On 26 May 1868, James Henry Balding married Ann Elizabeth "Bettie" Booth in Prairie County. They had a daughter, Hannah Amelia Balding, who died in 1870, when she was about a year old. A second daughter, also named Amelia, was born on 26 May 1871 in DeValls Bluff, and Bettie Balding died, possibly during or shortly after Amelia's birth.

James remarried to Laura Isabella Cunningham on 27 Nov 1873 in DeValls Bluff. Their first son, Victor Claude Balding, was born in Prairie County on 9 Mar 1874, followed by Nelly Ione on 5 Jan 1876, James Ernest on 2 Mar 1878, and Ethel Clare on 16 May 1881. Amelia Balding died in 1879 when the family lived in Newport, Jackson Co., AR.

It must have been at his uncle J C Morrell's knee that James Henry Balding learned the newspaper trade. By 10 Jun 1874, the Arkansas Gazette reported that he was a member of the Arkansas Press Association, representing the DeValls Bluff Journal. In 1876, he was a member of the same association, but representing the Beebe Magnet.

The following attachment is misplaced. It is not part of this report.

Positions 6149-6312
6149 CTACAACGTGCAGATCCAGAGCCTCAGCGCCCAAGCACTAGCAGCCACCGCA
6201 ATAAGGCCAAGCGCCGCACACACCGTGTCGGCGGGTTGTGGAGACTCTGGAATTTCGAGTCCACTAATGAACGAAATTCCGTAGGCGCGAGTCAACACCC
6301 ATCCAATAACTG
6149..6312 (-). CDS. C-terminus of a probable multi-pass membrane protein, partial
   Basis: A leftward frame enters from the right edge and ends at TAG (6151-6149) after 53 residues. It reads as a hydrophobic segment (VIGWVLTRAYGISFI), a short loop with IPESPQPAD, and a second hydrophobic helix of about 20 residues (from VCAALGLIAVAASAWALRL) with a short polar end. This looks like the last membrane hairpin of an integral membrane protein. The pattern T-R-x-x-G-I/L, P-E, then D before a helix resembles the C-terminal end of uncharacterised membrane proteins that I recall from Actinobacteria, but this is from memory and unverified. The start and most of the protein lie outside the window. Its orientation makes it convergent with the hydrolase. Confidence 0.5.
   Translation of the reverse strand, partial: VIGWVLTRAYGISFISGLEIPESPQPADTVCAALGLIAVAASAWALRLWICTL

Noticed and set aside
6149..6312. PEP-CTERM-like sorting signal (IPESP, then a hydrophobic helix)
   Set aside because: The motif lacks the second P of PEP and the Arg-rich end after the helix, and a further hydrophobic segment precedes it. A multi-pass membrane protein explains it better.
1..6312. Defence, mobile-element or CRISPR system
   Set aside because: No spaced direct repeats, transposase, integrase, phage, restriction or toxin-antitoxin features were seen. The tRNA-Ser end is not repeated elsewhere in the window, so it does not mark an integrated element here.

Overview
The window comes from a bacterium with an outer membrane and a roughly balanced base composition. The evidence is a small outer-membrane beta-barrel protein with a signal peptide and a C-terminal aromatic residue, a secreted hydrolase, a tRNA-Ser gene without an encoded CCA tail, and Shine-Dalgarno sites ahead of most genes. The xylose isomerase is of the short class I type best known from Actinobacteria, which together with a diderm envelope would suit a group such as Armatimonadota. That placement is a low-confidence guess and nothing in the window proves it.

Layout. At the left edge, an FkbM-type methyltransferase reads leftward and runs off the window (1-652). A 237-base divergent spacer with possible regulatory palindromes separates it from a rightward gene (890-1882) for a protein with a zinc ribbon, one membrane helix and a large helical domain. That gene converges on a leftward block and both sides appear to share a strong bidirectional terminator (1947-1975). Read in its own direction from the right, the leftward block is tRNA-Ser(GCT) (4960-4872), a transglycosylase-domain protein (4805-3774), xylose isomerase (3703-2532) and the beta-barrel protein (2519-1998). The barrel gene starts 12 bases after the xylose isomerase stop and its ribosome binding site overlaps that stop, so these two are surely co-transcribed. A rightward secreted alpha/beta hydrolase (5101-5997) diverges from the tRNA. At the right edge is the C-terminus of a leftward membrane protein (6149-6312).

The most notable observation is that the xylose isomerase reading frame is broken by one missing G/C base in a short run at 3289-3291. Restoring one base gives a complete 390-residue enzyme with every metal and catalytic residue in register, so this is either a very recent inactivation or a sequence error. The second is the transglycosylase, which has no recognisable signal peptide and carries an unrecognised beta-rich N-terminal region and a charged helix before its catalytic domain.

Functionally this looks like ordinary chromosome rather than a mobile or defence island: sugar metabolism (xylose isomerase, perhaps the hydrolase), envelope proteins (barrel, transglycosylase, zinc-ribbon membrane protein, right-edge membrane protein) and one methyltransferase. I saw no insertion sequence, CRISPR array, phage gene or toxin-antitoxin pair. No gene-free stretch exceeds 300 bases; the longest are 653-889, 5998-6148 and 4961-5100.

By 1880 James and Laura had moved to Little Rock in Pulaski County, AR., and James was employed as a printer. Ethel Clare died in Little Rock on 11 Oct 1890.

By 1900, Laura was living with Victor, Nelly and James (Ernest) in Little Rock, and James Henry was listed as an "inmate" in the Arkansas Confederate Soldier's Home, established by the Arkansas Legislature in 1890 for Confederate veterans. In 1905, the Legislature opened admissions to the home to also include mothers, wives and widows of Confederate veterans. He was also listed on the home's 1910 census.

Laura Isabella Balding died on 16 Jun 1910 in Little Rock. She is buried in Oakland Cemetery there. James Henry Balding died on 21 May 1917 and is buried in the Confederate veterans section of the Little Rock National Cemetery.